After serving for two terms as a president, George Washington wanted to talk to his people to convince them on his observations of making America a great nation. Many people loved him and wanted him to run for a third term. However, he craved for a more straightforward life after retirement. Before retiring, he wrote his last letter titled Farewell Address for Americans to read. This paper will critically analyze his ideas, the historical importance in defining the United States of America.
The specific topic of the address is the persuasion of Washington to the American people to embrace patriotism and not to allow anything, including his then-upcoming retirement, distract them from remaining united as one nation. He insisted much on the benefits of staying united behind liberty and independence. Washington did his best to persuade the citizens not to split on the basis of location and political affiliation, and not get involved in matters outside the USA. The thesis of the Farewell Address was drawn from the fact that George wanted to communicate to the citizens about his retirement, thank them for giving him an excellent chance to serve them and admonish the citizens to preserve their longtime unity. He discusses these points explicitly in his address to the point that he could convince every American who could read it about his observations.
The address contributes significantly to the topic of the general course in that it has a historical basis. It is a crucial piece in the learning of history and the effects that it had on the America that emerged after that. Although it is not that common in his speech, Washington employs the use of figurative language in which all the citizens could understand, for example, Interwoven as is the love of liberty with every ligament of your hearts. He defines problems that a country would face with so many political upheavals as miseries and disorders. He as well states that the nation's political system should not be bringing interference to the constitution.
Evidently, the material present Washingtons personal observations based on the experiences he made as a national leader. As the first president of the United States, he used the address to send a strong message to all Americans by expressing his views, inspirations, and hopes. In doing so, he hoped to share his ideas with the rest of the Americans so that they can work towards a common goal of nation-building. Therefore, the address has a subjective tone, where the author focused more on his personal experiences rather than an unbiased viewpoint. For instance, Washington passionately describes his feelings and debt of gratitude, which he owes to his beloved country after the love and overwhelming support he received from Americans.
Since the address represents personal views, it is possible to argue it differently, especially when one shares a contrary opinion. He provided a summation for his arguments when he says, I could wish -- that they will control the usual current of the passions, or prevent our Nation from running the course which has hitherto marked as the Destiny of Nations. To stress the need for a unilateral America, he employs allusions, descriptive adjectives, and personal pronouns. The combination of these devices works together in the creation of a sense of patriotism that persuades the reader to support his idea. However, Washington seems aware of a possible alternative way of arguing the issues in his address. For instance, he said, in the outset, of the inferiority of my qualifications, experience in my own eyes, perhaps still more in the eyes of others. Tellingly, he acknowledges that others might share contrary views depending on their perspectives.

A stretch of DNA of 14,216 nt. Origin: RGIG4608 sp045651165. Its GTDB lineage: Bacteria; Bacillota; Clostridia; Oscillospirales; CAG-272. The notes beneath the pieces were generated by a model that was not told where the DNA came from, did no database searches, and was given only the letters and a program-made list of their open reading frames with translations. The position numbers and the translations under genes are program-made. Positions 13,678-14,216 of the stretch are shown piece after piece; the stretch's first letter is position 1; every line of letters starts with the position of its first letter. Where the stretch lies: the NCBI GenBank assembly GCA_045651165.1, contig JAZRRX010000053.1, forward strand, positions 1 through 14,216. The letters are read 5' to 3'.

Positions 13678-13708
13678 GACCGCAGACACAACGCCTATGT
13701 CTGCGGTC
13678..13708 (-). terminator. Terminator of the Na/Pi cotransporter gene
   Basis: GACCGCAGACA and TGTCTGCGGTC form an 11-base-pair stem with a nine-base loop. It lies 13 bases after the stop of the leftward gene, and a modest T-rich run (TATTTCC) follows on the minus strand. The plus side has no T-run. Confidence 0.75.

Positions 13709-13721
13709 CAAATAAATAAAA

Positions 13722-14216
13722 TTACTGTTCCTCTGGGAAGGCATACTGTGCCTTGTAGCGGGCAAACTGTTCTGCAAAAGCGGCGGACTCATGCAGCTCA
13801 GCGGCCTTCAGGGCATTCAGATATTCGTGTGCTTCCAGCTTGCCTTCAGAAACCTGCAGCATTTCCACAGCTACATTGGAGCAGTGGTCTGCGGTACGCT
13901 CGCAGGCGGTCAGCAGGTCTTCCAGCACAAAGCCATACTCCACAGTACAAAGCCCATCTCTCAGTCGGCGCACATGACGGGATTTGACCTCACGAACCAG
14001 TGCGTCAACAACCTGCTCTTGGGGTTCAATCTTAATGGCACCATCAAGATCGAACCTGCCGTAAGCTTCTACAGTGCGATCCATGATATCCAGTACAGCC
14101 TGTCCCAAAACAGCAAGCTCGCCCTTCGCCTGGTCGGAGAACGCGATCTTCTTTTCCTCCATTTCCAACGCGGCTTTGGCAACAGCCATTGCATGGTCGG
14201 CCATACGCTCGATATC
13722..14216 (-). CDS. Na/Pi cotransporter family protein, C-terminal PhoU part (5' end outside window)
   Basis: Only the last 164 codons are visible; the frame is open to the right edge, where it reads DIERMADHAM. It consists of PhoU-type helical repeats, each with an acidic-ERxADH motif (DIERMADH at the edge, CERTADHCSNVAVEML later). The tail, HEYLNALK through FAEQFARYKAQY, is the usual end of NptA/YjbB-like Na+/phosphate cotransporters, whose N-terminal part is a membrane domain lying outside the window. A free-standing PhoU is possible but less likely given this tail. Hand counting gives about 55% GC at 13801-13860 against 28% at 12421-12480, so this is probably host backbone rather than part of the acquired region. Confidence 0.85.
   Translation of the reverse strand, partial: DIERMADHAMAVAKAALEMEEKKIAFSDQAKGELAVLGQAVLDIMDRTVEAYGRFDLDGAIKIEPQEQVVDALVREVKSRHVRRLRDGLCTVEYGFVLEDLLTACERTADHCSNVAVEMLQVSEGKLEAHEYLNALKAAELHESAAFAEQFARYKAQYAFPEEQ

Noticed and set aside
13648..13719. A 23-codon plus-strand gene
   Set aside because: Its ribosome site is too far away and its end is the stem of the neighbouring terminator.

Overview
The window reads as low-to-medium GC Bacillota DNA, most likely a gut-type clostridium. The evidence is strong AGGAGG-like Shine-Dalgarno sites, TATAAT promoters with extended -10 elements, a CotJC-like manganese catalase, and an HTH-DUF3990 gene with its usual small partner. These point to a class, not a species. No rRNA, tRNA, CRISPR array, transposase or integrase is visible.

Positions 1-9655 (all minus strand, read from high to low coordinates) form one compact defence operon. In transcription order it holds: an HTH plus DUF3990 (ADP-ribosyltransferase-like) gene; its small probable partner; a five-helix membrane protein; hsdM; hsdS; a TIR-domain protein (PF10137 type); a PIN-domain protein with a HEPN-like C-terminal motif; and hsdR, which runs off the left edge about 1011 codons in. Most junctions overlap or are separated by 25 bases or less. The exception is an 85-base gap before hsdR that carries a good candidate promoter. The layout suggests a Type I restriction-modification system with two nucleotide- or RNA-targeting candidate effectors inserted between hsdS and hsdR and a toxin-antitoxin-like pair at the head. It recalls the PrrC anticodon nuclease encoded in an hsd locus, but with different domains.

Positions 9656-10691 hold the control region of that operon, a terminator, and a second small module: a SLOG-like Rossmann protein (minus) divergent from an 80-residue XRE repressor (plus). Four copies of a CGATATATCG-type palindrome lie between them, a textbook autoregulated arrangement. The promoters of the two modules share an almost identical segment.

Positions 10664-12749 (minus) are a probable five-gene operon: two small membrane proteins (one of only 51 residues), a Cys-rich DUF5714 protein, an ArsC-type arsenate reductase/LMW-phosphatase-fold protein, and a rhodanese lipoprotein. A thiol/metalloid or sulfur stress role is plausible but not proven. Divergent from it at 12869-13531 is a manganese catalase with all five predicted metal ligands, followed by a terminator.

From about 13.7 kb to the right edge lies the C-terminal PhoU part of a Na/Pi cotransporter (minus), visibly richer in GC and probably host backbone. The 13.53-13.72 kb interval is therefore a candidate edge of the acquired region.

In my view, the work was relevant in creating a historical setup for the Americans, and particularly the future leaders. The piece has succeeded in that America has emerged as a great nation in the 20th and 21st centuries. To make his argument more persuasive and more relevant, George did a right timing, shortly before he retired. During this time, people would pay more attention to the address more than they would if he gave the same message later after retiring. Again, he did not want to create a lot of tension by addressing the nation before he retired.
Divine, Robert A., T. H. Breen, R. Hal Williams, Ariela J. Gross, and H. W. Brands. The American Story: Penguin, Combined Volume (5th Edition). 2012.
Washington, George. "Farewell Address." The US Constitution: A Reader, September 19, 1976, 139-52. http://online.hillsdale.edu/file/constitution-courses-library/constitution-101/week-3/Farewell-Address.pdf.
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